OALibJOpen Access Library Journal2333-9705Scientific Research Publishing10.4236/oalib.1103896OALibJ-80060ArticlesBiomedical&Life Sciences Business&Economics Chemistry&Materials Science Computer Science&Communications Earth&Environmental Sciences Engineering Medicine&Healthcare Physics&Mathematics Social Sciences&Humanities Unique Common Fixed Point in <i>b</i><sub>2</sub> Metric Spaces JinxingCui1JinweiZhao1LinanZhong1*Department of Mathematics, Yanbian University, Yanji, China* E-mail:lnzhong@ybu.edu.cn(LZ);1110201704101820, August 201728, October 2017 31, October 2017© Copyright 2014 by authors and Scientific Research Publishing Inc. 2014This work is licensed under the Creative Commons Attribution International License (CC BY). http://creativecommons.org/licenses/by/4.0/

We establish some common fixed and common coincidence point theorems for expansive type mappings in the setting of b 2 metric space. Our results extend some known results in metric spaces to b 2 metric space. The re search is meaningful and I recommend it to be published when the followings have been improved.

<i>b</i><sub>2</sub> Metric Space Common Fixed Point Coincidence Point
1. Introduction

The author in (see    ) discuss coincidence and fixed point existence problems relating to expansive mappings in cone metric spaces (see   ), and also gives fixed point theories for expanding mappings. The author in (see  ) gets the coincidence and common fixed point theories in 2 metric spaces (see    ), using the method in (see    ). In this paper, a known existence theorems of common fixed points for two mappings satisfying expansive conditions in b 2 metric space (see  ), which is the generalization of both 2 metric space and b metric space (see   ).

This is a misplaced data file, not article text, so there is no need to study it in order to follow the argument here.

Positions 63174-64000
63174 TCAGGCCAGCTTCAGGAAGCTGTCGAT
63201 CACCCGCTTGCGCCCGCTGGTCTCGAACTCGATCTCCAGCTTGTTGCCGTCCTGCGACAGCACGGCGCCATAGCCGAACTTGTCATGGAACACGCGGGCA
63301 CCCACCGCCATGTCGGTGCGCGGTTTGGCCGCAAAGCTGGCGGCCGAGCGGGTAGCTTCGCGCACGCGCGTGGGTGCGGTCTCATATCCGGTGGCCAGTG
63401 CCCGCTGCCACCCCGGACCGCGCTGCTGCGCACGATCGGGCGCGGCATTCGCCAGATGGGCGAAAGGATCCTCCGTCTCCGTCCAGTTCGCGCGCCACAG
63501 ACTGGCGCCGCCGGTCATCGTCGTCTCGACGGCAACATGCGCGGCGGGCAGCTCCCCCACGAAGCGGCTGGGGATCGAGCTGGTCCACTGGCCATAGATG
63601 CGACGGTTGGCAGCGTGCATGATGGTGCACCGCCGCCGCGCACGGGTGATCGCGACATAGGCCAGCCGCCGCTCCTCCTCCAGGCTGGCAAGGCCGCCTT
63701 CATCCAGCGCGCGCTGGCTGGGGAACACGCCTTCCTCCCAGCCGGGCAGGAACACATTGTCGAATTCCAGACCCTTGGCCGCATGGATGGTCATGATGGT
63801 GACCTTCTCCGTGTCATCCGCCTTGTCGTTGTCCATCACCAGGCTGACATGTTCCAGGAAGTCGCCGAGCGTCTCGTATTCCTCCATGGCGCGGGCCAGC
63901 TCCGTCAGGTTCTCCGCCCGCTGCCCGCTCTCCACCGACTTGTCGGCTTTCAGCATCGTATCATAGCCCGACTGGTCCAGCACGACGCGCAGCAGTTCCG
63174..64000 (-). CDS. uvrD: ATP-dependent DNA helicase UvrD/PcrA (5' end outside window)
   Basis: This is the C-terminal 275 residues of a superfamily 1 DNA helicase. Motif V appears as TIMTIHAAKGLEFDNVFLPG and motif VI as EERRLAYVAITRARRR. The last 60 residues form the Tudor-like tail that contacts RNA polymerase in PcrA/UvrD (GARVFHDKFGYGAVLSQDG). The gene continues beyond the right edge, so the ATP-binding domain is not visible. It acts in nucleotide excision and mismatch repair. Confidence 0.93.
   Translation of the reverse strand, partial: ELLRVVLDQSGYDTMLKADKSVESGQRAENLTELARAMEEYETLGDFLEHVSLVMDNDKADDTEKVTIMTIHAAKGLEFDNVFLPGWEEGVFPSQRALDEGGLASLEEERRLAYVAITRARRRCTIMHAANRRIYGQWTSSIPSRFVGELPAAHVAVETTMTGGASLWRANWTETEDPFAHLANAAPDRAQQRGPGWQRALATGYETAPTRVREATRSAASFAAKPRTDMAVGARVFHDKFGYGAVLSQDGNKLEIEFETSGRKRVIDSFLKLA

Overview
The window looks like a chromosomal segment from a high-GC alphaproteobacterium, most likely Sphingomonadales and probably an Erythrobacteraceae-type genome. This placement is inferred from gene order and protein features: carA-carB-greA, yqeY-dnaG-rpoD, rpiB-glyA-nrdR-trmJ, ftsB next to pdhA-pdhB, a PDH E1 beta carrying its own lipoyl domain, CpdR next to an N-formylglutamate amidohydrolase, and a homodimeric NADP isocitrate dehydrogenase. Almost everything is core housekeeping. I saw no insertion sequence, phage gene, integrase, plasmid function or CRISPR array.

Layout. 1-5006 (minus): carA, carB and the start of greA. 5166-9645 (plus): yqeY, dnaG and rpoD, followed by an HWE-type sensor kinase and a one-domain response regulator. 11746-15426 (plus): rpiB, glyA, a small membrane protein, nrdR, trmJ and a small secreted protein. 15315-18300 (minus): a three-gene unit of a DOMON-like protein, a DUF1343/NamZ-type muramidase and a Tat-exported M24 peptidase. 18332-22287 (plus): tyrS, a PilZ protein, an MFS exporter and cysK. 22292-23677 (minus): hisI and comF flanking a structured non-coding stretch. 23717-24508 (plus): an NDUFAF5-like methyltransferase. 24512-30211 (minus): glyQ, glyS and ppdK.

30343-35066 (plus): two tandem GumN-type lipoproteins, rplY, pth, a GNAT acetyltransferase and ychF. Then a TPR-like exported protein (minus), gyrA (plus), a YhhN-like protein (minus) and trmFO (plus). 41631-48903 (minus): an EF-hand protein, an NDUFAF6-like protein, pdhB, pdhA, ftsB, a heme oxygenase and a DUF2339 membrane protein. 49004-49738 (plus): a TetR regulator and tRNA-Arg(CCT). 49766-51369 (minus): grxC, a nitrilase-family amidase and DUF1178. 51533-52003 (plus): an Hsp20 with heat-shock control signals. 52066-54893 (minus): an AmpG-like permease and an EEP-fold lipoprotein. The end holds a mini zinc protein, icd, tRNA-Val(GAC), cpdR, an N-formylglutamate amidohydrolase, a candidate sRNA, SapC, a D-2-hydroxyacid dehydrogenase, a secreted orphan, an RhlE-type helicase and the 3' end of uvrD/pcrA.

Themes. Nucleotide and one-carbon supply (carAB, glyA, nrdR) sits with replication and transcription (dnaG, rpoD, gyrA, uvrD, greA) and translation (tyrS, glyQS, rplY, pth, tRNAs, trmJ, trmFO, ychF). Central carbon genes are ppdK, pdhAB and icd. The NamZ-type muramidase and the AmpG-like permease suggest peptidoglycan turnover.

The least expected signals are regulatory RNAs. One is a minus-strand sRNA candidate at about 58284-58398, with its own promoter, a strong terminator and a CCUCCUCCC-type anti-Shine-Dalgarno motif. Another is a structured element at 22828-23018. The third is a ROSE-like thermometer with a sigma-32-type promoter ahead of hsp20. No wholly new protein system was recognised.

2. Preliminaries

Before stating our main results, some necessary definitions might be introduced

as follows.

Definition 2.1.   Let X be a nonempty set and s ≥ 1 be a given real number. A function d : X × X → ℝ + is a b metric on X if for all x , y , z ∈ X , the following conditions hold:

1) d ( x , y ) = 0 if and only if x = y .

2) d ( x , y ) = d ( y , x ) .

3) d ( x , y ) ≤ s [ d ( x , y ) + d ( y , z ) ] .

In this case, the pair ( X , d ) is called a b metric space.

Definition 2.2.    Let X be an nonempty set and let d : X × X × X → ℝ be a map satisfying the following conditions:

1) For every pair of distinct points x , y ∈ X , there exists a point z ∈ X such that d ( x , y , z ) ≠ 0 .

2)If at least two of three points x , y , z are the same, then d ( x , y , z ) = 0 .

3) The symmetry:

d ( x , y , z ) = d ( x , z , y ) = d ( y , x , z ) = d ( y , z , x ) = d ( z , x , y ) = d ( z , y , x )

for all x , y , z ∈ X .